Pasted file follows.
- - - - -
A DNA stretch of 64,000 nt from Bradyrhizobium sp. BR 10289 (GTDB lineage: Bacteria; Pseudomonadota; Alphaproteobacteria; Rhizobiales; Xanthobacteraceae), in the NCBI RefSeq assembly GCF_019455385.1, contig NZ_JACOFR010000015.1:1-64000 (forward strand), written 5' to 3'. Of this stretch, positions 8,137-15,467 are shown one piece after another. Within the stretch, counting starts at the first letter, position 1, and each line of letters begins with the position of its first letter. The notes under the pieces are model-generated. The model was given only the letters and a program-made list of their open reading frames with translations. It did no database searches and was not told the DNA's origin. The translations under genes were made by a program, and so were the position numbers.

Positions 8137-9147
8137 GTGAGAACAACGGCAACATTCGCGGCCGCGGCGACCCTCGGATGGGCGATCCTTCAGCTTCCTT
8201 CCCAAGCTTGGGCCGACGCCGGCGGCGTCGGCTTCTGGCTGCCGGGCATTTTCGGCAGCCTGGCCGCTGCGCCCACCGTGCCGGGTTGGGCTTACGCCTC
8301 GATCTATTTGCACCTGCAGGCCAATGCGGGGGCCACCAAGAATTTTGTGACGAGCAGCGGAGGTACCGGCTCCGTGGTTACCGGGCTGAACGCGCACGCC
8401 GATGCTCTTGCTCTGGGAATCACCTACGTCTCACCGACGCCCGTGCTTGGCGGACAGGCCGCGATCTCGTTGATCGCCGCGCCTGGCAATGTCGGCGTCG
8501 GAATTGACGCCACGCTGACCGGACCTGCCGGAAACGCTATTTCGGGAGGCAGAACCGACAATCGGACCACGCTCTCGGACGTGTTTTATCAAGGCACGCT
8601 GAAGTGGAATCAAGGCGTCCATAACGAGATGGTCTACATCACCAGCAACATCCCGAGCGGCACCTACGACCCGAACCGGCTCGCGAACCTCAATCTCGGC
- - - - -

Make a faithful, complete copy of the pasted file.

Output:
A DNA stretch of 64,000 nt from Bradyrhizobium sp. BR 10289 (GTDB lineage: Bacteria; Pseudomonadota; Alphaproteobacteria; Rhizobiales; Xanthobacteraceae), in the NCBI RefSeq assembly GCF_019455385.1, contig NZ_JACOFR010000015.1:1-64000 (forward strand), written 5' to 3'. Of this stretch, positions 8,137-15,467 are shown one piece after another. Within the stretch, counting starts at the first letter, position 1, and each line of letters begins with the position of its first letter. The notes under the pieces are model-generated. The model was given only the letters and a program-made list of their open reading frames with translations. It did no database searches and was not told the DNA's origin. The translations under genes were made by a program, and so were the position numbers.

Positions 8137-9147
8137 GTGAGAACAACGGCAACATTCGCGGCCGCGGCGACCCTCGGATGGGCGATCCTTCAGCTTCCTT
8201 CCCAAGCTTGGGCCGACGCCGGCGGCGTCGGCTTCTGGCTGCCGGGCATTTTCGGCAGCCTGGCCGCTGCGCCCACCGTGCCGGGTTGGGCTTACGCCTC
8301 GATCTATTTGCACCTGCAGGCCAATGCGGGGGCCACCAAGAATTTTGTGACGAGCAGCGGAGGTACCGGCTCCGTGGTTACCGGGCTGAACGCGCACGCC
8401 GATGCTCTTGCTCTGGGAATCACCTACGTCTCACCGACGCCCGTGCTTGGCGGACAGGCCGCGATCTCGTTGATCGCCGCGCCTGGCAATGTCGGCGTCG
8501 GAATTGACGCCACGCTGACCGGACCTGCCGGAAACGCTATTTCGGGAGGCAGAACCGACAATCGGACCACGCTCTCGGACGTGTTTTATCAAGGCACGCT
8601 GAAGTGGAATCAAGGCGTCCATAACGAGATGGTCTACATCACCAGCAACATCCCGAGCGGCACCTACGACCCGAACCGGCTCGCGAACCTCAATCTCGGC